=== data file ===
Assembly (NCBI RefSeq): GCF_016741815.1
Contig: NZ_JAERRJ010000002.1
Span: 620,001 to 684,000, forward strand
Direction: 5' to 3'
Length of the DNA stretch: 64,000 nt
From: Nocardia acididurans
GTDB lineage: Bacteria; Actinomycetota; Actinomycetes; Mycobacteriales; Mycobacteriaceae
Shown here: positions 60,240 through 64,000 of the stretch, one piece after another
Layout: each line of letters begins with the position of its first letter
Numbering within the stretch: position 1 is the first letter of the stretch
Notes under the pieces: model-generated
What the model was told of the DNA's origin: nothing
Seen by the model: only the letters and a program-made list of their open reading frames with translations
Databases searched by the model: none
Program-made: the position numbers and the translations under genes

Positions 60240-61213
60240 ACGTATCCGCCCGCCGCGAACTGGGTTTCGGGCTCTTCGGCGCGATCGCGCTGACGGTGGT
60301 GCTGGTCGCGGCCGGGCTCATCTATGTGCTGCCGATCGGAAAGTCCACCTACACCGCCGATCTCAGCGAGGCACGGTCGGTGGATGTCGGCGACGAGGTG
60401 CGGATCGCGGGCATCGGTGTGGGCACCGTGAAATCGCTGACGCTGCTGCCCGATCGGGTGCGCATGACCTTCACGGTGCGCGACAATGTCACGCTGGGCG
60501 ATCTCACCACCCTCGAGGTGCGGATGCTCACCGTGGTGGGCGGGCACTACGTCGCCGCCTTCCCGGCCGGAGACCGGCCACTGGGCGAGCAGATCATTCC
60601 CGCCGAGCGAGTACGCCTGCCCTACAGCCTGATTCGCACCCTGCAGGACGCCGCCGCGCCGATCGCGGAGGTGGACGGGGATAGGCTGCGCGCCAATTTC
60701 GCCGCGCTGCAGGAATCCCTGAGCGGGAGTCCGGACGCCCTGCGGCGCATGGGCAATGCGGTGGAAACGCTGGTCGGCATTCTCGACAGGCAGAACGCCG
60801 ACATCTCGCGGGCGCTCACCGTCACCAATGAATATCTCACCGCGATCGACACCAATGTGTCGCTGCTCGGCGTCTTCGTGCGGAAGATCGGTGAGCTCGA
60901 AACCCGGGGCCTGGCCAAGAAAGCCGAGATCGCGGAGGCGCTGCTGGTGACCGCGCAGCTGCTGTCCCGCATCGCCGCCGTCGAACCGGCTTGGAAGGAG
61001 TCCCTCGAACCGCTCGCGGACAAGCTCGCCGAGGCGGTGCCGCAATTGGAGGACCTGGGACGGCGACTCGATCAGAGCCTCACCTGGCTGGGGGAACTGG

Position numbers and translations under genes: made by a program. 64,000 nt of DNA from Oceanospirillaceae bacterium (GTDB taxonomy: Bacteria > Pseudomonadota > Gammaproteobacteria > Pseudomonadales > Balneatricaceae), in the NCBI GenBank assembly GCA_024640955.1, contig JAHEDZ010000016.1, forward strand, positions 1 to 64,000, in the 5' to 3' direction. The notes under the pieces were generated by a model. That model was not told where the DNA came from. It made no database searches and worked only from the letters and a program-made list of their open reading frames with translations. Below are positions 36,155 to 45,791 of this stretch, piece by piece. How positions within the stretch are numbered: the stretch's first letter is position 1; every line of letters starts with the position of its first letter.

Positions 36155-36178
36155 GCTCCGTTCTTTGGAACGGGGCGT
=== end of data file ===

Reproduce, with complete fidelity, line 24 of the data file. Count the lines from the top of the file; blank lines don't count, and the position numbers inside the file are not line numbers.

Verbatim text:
60901 AACCCGGGGCCTGGCCAAGAAAGCCGAGATCGCGGAGGCGCTGCTGGTGACCGCGCAGCTGCTGTCCCGCATCGCCGCCGTCGAACCGGCTTGGAAGGAG